Review of Plato Crater by Carleton Chinner

Title:  Plato Crater (Cities of the Moon #2)

Author:  Carleton Chinner

Reviewer:  Shelley Russell Nolan

Synopsis:  The independent European base at Plato Crater is the Earth’s only hope for an end to the Helium-3 crisis if they can’t persuade Yesha Chen, Empress of the Moon, to trade. Every other Earth power will stop at nothing to seize control of the Moon’s lucrative energy supply.

Jonah Barnes would rather have stayed on the Moon with Yesha, the love of his life, than be back on Earth negotiating a Helium-3 deal that might leave him being something other than human.

Yesha thought it was hard to lead a rebellion. Now she must subdue one, but her stolen battle droids have other ideas. To survive, she will need to choose between the man she loves and the woman she must become before it is too late.


Review:  I was initially confused coming in to this science fiction story as it is the second one in the series, but I eventually got caught up with the action. Although I think it would be beneficial to read them in order as it would help with orientating the reader in the conflict and which of the characters they should care about. Told from multiple perspectives, it deals with the aftermath of stopping the export of Helium-3 from the Moon, causing hardship to those on Earth who relied on the power source. It soon becomes clear that there are many entities that would do anything to ensure the resumption of the power supply, including taking over the mind of the man sent to Earth to negotiate a new deal.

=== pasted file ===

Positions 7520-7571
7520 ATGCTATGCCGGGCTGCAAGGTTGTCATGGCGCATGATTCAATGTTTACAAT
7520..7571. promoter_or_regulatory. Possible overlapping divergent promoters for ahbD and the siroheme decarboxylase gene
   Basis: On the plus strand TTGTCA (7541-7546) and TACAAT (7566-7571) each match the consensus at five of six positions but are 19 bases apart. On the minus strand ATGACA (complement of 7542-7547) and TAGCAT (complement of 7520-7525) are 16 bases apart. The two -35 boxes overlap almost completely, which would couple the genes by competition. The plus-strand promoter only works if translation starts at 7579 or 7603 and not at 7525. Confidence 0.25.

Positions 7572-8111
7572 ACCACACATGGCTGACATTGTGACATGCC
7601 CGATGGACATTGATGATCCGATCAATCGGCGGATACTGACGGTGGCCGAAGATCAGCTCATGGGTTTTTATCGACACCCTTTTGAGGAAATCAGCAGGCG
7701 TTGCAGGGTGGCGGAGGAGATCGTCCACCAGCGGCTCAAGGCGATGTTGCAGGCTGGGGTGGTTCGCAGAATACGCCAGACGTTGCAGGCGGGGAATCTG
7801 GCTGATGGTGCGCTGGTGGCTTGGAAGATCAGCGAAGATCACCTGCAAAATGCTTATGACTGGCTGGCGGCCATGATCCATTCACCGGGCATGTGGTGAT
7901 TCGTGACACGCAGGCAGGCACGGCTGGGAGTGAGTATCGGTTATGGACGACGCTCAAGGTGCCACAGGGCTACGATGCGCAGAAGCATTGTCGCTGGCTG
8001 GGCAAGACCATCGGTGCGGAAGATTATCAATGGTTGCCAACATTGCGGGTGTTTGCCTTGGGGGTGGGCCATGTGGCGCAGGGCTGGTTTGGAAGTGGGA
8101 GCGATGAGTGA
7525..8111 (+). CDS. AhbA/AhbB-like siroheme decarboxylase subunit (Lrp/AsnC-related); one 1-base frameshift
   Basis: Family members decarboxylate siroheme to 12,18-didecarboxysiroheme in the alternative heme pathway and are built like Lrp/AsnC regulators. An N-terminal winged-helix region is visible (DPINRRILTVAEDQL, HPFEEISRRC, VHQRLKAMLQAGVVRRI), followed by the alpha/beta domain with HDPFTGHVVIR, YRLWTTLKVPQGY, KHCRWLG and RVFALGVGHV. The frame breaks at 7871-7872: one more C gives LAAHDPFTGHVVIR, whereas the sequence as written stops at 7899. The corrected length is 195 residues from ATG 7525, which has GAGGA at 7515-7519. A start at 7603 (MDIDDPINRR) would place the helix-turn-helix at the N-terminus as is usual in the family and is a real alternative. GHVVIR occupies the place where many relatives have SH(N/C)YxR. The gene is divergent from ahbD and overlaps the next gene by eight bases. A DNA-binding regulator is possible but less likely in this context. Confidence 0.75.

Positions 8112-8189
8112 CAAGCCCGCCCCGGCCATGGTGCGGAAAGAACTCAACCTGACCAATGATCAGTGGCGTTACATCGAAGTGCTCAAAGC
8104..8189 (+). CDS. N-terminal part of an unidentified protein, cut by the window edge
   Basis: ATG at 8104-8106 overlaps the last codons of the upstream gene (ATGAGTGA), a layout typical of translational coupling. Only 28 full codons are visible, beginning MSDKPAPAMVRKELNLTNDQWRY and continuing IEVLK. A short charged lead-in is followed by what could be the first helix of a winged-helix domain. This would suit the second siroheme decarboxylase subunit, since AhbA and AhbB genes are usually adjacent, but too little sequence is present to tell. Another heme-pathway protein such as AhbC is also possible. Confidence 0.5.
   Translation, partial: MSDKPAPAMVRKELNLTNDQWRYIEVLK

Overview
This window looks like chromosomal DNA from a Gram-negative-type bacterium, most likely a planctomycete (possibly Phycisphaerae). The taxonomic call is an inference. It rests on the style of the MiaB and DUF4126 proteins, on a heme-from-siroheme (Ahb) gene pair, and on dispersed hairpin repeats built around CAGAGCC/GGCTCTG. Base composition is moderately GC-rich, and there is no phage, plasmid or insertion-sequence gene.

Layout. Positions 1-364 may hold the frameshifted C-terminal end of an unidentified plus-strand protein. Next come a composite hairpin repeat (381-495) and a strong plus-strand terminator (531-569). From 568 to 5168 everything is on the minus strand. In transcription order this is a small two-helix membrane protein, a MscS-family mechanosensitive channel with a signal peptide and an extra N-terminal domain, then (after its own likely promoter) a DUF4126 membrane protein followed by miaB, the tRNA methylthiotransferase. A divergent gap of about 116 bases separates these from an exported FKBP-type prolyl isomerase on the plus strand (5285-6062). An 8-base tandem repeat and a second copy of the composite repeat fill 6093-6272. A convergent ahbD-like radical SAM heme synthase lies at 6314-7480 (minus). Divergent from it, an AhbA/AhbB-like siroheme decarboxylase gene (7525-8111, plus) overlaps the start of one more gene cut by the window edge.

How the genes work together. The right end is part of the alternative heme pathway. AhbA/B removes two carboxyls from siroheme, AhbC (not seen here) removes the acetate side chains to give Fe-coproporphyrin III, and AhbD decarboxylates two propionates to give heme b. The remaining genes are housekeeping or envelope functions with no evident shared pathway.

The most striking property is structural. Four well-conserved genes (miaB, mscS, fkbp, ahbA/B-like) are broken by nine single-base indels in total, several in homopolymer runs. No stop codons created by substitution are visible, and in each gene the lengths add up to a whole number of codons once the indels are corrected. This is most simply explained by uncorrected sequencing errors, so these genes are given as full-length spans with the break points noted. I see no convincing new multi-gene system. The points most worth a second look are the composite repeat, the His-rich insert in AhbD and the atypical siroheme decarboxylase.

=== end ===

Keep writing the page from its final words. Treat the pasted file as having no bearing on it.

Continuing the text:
The characters were varied, flawed and interesting, but I did feel I was missing out by not knowing Jonah and Yesha prior to starting this book. Of all the characters, I found it easier to relate to Holly, the stowaway who finds herself on the Moon thanks to impulsive and somewhat reckless choices. While I didn’t feel some of the actions she undertook were believable, as a newcomer to the conflict it was easy to identify with her struggle to forge a better future for herself even as she became accustomed to life at Plato Crater. I wanted her to succeed, and enjoyed reading the sections in her POV most of all.

But for me the real star of the book was the setting. As seen through Holly’s eyes, I got to watch as the base at Plato Crater was set up, marvelling at the technology and the way humans adapted to life in the harsh environment. It made me think such a base would one day be possible, that people would stand on the moon’s surface and look to the Earth. The details were vivid and almost tactile, bring life on the moon into sharp focus. It left me wanting to know both what had come before and what would happen next.

Rating: 4 Stars

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